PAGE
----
8.12.2016

Deep Dish Lemon Meringue Cream Pie + Thoughts from Nashville

Deep Dish Lemon Meringue Cream Pie
Thoughts from Nashville, TN // TermiNatetor Kitchen

Hello, friend.

This recipe for deep dish lemon meringue cream pie is everything. The crust is warm, buttery, and flaky while the filling is chilled with the perfect balance of creaminess and lemony flavor. With a lightly toasted Italian meringue on top, it makes for a delectable summertime dessert. Truth be told, I made this pie a while back (ie. around the end of June) and have finally gotten around to posting it. Lemon meringue pie is one of my Grandma Cooley’s favorite desserts ever. Her lemon meringue pies are to die for. When she made hers, the crust is warm and flaky while the curd filling is silky smooth and finished off with a dollop of meringue that seems to float on top of the pie like little edible clouds. I knew I wanted to develop a version of my own. I had aspirations of making mine deep dish because…why not? 

Before I get into the recipe I just wanted to share my time in Nashville. Last weekend the family and I took a four-day trip to Music City. We toured the Ryman Auditorium, at some delicious BBQ, walked around downtown, visited the Country Music Hall of Fame, had a beer at one of the bars on Broadway, and wandered the grounds of Andrew Jackson’s home Hermitage. All in all, it was a successful trip! Being in the south made me think a lot about my career in hospitality. There is something to be said about ‘southern hospitality’. Agree with the politics/viewpoints or not, there is no place like being in the south. Strolling through the gardens at Hermitage, I was struck by the overwhelming beauty and community of the south. Bluegrass music seems to echo across the rolling plains and with comfort food is piled high on every table. When I’m traveling in the south, I feel a sense of home and belongingness. It takes me think back to Sunday dinners as a kid after church, freshly fried chicken and warm butter biscuits placed on the table. Father, at the head of the table, would say grace before we all would dig in. I find that same sense of rootedness and community in the south that is so connective and true. Maybe one day I’ll find myself living there and give that southern hospitality I know and love. 

Thoughts from Nashville, TN // TermiNatetor Kitchen Thoughts from Nashville, TN // TermiNatetor Kitchen Thoughts from Nashville, TN // TermiNatetor Kitchen Thoughts from Nashville // TermiNatetor Kitchen Thoughts from Nashville, TN // TermiNatetor Kitchen Thoughts from Nashville, TN // TermiNatetor Kitchen Thoughts from Nashville, TN // TermiNatetor Kitchen Thoughts from Nashville, TN // TermiNatetor KitchenThoughts from Nashville, TN // TermiNatetor Kitchen Thoughts from Nashville, TN // TermiNatetor Kitchen Thoughts from Nashville, TN // TermiNatetor Kitchen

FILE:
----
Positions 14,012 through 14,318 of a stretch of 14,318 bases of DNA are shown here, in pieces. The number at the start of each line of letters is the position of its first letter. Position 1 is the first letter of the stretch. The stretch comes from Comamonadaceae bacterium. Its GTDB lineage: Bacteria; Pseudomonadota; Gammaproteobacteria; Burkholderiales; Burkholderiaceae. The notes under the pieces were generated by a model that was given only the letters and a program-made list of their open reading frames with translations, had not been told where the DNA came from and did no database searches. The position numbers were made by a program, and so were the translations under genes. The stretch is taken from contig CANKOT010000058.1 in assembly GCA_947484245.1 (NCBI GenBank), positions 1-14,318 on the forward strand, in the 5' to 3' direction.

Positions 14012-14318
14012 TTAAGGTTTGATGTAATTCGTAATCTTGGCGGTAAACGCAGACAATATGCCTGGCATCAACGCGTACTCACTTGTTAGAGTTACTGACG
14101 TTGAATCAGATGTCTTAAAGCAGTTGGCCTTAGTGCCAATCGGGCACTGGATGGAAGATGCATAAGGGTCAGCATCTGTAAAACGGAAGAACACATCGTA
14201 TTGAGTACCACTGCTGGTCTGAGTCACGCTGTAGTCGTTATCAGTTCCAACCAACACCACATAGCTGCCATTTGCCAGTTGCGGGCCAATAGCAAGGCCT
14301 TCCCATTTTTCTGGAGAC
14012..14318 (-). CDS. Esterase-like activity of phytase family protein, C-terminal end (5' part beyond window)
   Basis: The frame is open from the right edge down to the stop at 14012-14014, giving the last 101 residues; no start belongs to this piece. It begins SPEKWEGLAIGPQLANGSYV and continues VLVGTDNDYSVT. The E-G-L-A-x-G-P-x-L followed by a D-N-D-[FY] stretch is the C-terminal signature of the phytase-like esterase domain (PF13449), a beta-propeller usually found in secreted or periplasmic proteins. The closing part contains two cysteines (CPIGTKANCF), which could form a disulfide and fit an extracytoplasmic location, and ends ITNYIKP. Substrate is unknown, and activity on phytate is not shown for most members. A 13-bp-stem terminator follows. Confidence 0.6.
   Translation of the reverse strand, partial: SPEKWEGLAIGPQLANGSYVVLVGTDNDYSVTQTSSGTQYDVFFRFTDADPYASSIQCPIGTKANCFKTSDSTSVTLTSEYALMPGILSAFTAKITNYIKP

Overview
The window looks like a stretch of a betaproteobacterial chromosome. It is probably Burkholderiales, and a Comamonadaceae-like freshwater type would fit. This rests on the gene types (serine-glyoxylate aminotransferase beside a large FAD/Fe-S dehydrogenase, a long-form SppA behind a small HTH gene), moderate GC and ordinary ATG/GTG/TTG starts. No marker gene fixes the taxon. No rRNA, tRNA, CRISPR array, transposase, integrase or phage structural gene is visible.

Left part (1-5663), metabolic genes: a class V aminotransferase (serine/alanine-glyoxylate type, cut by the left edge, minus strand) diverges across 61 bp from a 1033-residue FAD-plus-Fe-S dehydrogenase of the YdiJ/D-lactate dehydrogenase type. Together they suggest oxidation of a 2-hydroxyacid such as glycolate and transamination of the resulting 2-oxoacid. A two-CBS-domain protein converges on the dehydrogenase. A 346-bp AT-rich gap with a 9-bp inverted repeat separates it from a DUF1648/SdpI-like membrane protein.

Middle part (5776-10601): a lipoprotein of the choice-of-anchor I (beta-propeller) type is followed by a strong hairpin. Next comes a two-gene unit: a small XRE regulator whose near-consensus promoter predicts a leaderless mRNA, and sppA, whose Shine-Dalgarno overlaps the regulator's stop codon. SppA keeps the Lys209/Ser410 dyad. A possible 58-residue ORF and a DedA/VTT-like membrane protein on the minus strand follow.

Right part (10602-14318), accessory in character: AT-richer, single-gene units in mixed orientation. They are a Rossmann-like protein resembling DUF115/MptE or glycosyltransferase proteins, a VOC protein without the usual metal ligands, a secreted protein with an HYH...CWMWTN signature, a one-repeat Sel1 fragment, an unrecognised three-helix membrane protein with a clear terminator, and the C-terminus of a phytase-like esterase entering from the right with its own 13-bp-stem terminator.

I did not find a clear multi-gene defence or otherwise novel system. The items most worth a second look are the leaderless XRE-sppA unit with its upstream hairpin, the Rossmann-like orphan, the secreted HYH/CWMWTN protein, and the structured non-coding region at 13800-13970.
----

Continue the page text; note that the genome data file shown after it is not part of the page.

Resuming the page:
Thoughts from Nashville, TN // TermiNatetor Kitchen Thoughts from Nashville // TermiNatetor Kitchen Thoughts from Nashville // TermiNatetor Kitchen Thoughts from Nashville // TermiNatetor Kitchen Thoughts from Nashville // TermiNatetor Kitchen Thoughts from Nashville // TermiNatetor Kitchen Thoughts from Nashville // TermiNatetor Kitchen Thoughts from Nashville, TN // TermiNatetor Kitchen Thoughts from Nashville, TN // TermiNatetor Kitchen Thoughts from Nashville, TN // TermiNatetor Kitchen Thoughts from Nashville, TN // TermiNatetor Kitchen Thoughts from Nashville, TN // TermiNatetor Kitchen Thoughts from Nashville, TN // TermiNatetor Kitchen Thoughts from Nashville, TN // TermiNatetor Kitchen Thoughts from Nashville, TN // TermiNatetor Kitchen Thoughts from Nashville, TN // TermiNatetor Kitchen Thoughts from Nashville, TN // TermiNatetor Kitchen Thoughts from Nashville, TN // TermiNatetor Kitchen Thoughts from Nashville, TN // TermiNatetor Kitchen


Back to the pie! The filling recipe came from a blogger friend Laura of CafĂ©, Cacau e Canela after one of our late night Instagram DM conversations. In between the discussions of our favorite types of chocolate to the places we wanted to travel to, Laura asked what recipes I was developing at the moment. I explained my attempts at making lemon meringue pie and how I was trying to find a recipe worthy of Grandma Cooley’s standards. Laura told me about the lemon filling she makes in the restaurant she works at. I was intrigued. She shared the recipe and I was ready to bake! To my surprise, the fillings base was sweetened condensed milk chilled in the freezer. I was hesitant. I asked her if the milk would freeze. She assured me that it would not. Weary, I trusted Laura’s word and proceeded to make an amazing filling!